Released last year from James DeMonaco, The Purge was a missed opportunity. Its premise, where once a year all crime is legal for twelve hours, ended up lost amongst a linear home invasion narrative, and a slight pre-occupation with schoolgirl’s thighs (perhaps Michael Bays only input as producer?).
With its follow-up, subtitled Anarchy, returning director/writer DeMonaco embraces the opportunity for redemption, finally telling the story he wants to by opening up a world barely glimpsed at in the precursor, delving deeper into the dark world of purging.
A vast improvement on the first film in every way, I had a surprisingly good time with this. It’s by no means a masterpiece nor is it trying to be, but there’s a lot more going on beneath the surface that makes it a more interesting watch than others of its kind.
The subtext that deals with issues of class, race, sex and above all else America’s aptitude for violence (the NRA being essentially redefined as the ‘NFFA’). This elevates the film above its b-movie status and has all the dark satirical stylings of 80’s classics, such as Robocop.
First and foremost, its job is to thrill and entertain, and it does both; DeMonaco upping the ante considerably this time round. The homely setting is switched for a wide cityscape where danger lurks around every corner, providing tension as well as some nasty set pieces; the sequence in a subway is particularly grim.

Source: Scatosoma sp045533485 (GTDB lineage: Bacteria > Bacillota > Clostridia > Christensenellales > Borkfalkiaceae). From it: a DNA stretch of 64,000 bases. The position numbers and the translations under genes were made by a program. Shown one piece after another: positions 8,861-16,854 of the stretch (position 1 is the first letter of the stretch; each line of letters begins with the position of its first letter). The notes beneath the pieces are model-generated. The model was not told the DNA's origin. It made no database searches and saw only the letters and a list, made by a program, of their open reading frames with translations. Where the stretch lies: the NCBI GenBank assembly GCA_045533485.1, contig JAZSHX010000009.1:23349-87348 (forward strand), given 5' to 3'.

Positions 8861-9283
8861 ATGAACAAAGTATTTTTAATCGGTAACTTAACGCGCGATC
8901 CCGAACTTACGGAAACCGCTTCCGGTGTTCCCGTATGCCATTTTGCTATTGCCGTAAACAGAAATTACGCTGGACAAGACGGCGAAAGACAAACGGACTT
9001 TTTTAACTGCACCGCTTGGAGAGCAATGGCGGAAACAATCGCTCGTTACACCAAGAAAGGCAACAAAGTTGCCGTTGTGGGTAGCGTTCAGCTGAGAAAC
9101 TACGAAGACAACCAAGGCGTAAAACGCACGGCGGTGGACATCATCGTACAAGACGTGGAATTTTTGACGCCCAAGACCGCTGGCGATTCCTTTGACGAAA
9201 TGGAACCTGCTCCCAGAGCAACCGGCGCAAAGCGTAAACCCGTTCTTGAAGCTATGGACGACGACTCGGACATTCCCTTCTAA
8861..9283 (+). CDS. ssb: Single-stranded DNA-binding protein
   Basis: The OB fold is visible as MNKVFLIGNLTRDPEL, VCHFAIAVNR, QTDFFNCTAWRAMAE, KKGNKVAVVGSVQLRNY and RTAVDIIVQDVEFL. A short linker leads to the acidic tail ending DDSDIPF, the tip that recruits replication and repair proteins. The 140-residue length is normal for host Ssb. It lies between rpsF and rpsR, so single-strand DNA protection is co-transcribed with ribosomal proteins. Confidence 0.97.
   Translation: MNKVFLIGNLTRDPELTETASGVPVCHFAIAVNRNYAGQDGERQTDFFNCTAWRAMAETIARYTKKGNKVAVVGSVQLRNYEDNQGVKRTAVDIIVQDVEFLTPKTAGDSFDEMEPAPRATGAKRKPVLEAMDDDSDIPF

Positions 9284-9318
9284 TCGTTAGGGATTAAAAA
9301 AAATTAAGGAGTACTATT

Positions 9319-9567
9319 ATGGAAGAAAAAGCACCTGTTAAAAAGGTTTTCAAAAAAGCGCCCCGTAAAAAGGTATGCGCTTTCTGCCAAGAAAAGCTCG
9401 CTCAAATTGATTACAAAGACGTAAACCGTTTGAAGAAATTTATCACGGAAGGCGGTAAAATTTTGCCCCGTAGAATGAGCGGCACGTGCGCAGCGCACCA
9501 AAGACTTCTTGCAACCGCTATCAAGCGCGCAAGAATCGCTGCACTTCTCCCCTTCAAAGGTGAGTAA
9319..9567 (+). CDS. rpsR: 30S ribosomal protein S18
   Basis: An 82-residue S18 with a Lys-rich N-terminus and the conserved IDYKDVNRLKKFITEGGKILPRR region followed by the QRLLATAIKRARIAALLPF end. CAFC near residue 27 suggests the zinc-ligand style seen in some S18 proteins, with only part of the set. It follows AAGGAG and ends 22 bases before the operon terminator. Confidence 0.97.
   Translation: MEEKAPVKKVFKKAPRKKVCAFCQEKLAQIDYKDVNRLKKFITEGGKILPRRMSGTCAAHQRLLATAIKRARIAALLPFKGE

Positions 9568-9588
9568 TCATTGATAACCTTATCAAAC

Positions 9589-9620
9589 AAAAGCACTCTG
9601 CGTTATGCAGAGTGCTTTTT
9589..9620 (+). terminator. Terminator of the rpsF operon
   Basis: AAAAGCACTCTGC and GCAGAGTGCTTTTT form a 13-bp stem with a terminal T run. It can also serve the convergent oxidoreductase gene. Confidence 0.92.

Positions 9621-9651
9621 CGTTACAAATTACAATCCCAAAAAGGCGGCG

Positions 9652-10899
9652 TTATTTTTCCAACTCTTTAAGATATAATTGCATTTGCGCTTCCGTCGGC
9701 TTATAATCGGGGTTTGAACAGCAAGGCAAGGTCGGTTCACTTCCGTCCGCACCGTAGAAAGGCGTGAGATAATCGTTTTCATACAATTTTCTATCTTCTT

Genres ranging from sci-fi to horror are expertly woven together, and the world we’re shown on-screen feels developed and lived in. All of the action is handled with a visual flare usually absent from other films of this style, too.
Bad natured but good fun, it’s the type of film you won’t mind watching with a large audience as the gasps, laughs and jumps will heighten the experience. Undoubtedly the second part of a long franchise, if the films continue to be made at this level, the series could turn into something special.
Terrifying and action packed, The Purge: Anarchy is a solidly made b-movie swimming in subtext, and has all the thrills you could want out of a trip to the cinema this summer.
Image credit to http://www.screenrant.com